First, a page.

Halloween 2012: Makeup Artists' Transformation

Cameron Mathison fools his own children after undergoing extensive makeup session.
3:00 | 10/31/12

Coming up in the next {{countdown}} {{countdownlbl}}

Coming up next:

{{nextVideo.title}}

{{nextVideo.description}}

Skip to this video now

Now Playing:

{{currentVideo.title}}

More information on this video
Enhanced full screen
Explore related content
Comments
Related Extras
Related Videos
Video Transcript
Transcript for Halloween 2012: Makeup Artists' Transformation
Now, to a real-life halloween faceoff. Our cameron mathison stopping by one of the wildest makeup rooms ever for some very spooky inspiration. It's the workshop where movie magic is made. And what a trooper cameron was there. He got a special behind-the-scenes look. Good morning, cam. Good morning. I did not know what I was getting myself into watching these master craftsmen transforming into a creature that not only my own kids recognized. In my guest for the most amazing halloween costume, I headed to the very best. Optic nerve special effects. The backstage team of the cable monster hit "faceoff." Where the best special effects and makeup teams in the business make movie magic. Working on me are the people who brought the words"hunger games" to life on the big screen. And brought the real-life look to tv's "csi" franchise. Their costume lab looks like a halloween museum. Check out some of their past work, just hanging around. Some of them are a little scary looking, to say the least. We're going to turn you into a spooky goblin for halloween this year. Reporter: A spooky goblin. I'm sitting with one of the best special effects makeup artists in hollywood. Why are people so fascinated by the effects? I think for the first time, pulling back the curtain and allowing the public access to what are pretty secret techniques, in the way that we achieve physical makeup effects. On screen, it has to look real. It's our artform to create something that's demonic and scary enough. But real enough so people can imagine it exists. As we go through this, we'll ask you if you're okay. Give us a thumbs up. Reporter: To make the mask appear so real, they have to make a plaster of my head. It's called a life cast. Yikes. Look at me. Over a week, the process sometimes takes three weeks, they sculpt, paint and finesse a clay mask that's like a thick layer of my own skin. Then, the application takes two hours. New eyes and teeth. Fangs, I guess you would call them, are added as the final touches. And there I am, a blin. What do goblins do or say, i wonder. McKENZIE WESTMORE IS "FACEOFF'S" Host. In my first interview dressed as a goblin. What makes a great mask? It's the little nuances. The little tches on top of everything that you have going on. Things like the neck, perfect. Reporter: And the nose. Exactly. Reporter: Looks so realistic. It does. Reporter: How do you think my kids are going to react? I think your kids will freak out. Reporter: I do, too. And who better than my children to grade my costume? I was afraid I'd scare them. But they liked it. That's cool. Okay. I'm not going to lie to you. My daughter was a little scared. She wouldn't make eye contact with you. She was a little scared. I was going to wear that mask for halloween. But it cost $15,000 to make. You're looking at my halloween costume right here. A "gma" special contributor. Your face is priceless. A lot of people would pay money for that. Thanks, cam.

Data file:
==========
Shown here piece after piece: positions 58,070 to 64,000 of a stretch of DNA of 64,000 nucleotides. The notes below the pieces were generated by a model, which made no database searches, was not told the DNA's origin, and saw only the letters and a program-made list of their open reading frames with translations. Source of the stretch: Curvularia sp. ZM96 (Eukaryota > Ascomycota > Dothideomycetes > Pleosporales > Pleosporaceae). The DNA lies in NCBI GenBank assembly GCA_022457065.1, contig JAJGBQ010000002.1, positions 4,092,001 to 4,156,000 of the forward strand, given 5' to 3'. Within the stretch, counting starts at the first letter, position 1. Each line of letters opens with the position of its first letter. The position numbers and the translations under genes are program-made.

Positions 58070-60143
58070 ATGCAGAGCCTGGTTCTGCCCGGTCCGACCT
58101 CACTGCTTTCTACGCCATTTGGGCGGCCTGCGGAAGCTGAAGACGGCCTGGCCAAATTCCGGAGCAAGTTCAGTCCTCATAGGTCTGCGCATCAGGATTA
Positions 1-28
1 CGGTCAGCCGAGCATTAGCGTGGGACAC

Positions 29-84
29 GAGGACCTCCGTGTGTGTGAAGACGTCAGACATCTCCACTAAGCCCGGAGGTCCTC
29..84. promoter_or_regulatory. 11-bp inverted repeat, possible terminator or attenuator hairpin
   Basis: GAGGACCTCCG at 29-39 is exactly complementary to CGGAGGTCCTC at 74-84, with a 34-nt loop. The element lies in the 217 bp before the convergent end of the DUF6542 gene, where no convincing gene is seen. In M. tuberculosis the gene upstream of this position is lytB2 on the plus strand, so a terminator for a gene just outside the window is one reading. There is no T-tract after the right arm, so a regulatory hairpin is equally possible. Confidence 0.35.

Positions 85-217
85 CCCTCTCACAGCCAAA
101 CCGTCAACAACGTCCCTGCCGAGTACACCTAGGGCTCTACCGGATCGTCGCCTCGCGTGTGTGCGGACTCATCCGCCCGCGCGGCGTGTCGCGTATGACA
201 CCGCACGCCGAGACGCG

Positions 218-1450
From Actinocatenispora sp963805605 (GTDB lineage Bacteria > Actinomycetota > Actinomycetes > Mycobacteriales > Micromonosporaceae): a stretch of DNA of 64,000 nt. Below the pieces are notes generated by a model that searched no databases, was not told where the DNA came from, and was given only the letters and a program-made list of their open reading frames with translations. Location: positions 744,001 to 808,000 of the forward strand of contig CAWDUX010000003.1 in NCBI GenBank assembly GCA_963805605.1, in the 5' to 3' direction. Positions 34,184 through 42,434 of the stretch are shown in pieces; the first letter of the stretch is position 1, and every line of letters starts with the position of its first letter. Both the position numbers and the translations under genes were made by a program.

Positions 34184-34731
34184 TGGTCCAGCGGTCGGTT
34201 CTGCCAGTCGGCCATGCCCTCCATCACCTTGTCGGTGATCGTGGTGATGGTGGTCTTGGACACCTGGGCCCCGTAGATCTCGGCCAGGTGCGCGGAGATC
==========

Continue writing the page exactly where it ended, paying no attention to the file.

This transcript has been automatically generated and may not be 100% accurate.

{"id":17606565,"title":"Halloween 2012: Makeup Artists' Transformation","duration":"3:00","description":"Cameron Mathison fools his own children after undergoing extensive makeup session.","section":"GMA","mediaType":"Default"}